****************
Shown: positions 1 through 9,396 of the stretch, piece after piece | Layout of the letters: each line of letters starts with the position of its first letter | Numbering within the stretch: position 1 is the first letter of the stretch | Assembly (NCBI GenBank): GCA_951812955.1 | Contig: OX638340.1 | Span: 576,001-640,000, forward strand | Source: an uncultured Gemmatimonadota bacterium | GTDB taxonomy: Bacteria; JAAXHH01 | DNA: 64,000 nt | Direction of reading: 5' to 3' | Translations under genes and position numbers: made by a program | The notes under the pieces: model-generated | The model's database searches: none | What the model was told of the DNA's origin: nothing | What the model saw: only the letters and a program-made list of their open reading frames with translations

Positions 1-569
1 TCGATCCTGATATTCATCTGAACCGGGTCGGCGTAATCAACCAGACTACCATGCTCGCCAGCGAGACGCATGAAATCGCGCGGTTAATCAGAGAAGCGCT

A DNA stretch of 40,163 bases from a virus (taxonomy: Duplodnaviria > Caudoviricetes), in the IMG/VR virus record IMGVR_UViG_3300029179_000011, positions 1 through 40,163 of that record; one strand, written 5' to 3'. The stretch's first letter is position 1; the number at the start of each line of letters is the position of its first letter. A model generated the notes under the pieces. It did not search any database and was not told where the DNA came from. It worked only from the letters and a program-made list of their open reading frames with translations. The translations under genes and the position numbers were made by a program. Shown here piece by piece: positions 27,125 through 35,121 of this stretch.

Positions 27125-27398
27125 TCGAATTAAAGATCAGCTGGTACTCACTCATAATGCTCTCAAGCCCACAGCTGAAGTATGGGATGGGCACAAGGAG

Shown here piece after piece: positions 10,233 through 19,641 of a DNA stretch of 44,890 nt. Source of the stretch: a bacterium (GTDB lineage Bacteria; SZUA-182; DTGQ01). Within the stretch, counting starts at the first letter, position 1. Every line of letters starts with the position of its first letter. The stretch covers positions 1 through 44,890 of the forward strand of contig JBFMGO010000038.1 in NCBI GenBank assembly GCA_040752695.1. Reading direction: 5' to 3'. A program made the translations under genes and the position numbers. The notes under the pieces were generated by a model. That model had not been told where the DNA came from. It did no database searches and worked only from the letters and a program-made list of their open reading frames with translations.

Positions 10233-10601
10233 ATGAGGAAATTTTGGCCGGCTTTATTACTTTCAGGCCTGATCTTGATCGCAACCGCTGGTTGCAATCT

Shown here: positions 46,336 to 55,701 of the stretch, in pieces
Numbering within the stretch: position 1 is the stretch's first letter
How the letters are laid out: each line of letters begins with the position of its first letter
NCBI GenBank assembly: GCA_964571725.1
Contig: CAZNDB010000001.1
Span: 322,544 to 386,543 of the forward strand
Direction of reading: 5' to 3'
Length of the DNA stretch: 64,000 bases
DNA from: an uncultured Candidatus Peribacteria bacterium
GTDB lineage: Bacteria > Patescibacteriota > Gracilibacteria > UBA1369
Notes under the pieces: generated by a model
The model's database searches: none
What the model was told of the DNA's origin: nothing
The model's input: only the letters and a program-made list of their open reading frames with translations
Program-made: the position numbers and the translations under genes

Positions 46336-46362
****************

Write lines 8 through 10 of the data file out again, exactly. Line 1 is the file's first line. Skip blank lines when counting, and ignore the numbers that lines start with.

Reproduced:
Positions 10233-10601
10233 ATGAGGAAATTTTGGCCGGCTTTATTACTTTCAGGCCTGATCTTGATCGCAACCGCTGGTTGCAATCT

Shown here: positions 46,336 to 55,701 of the stretch, in pieces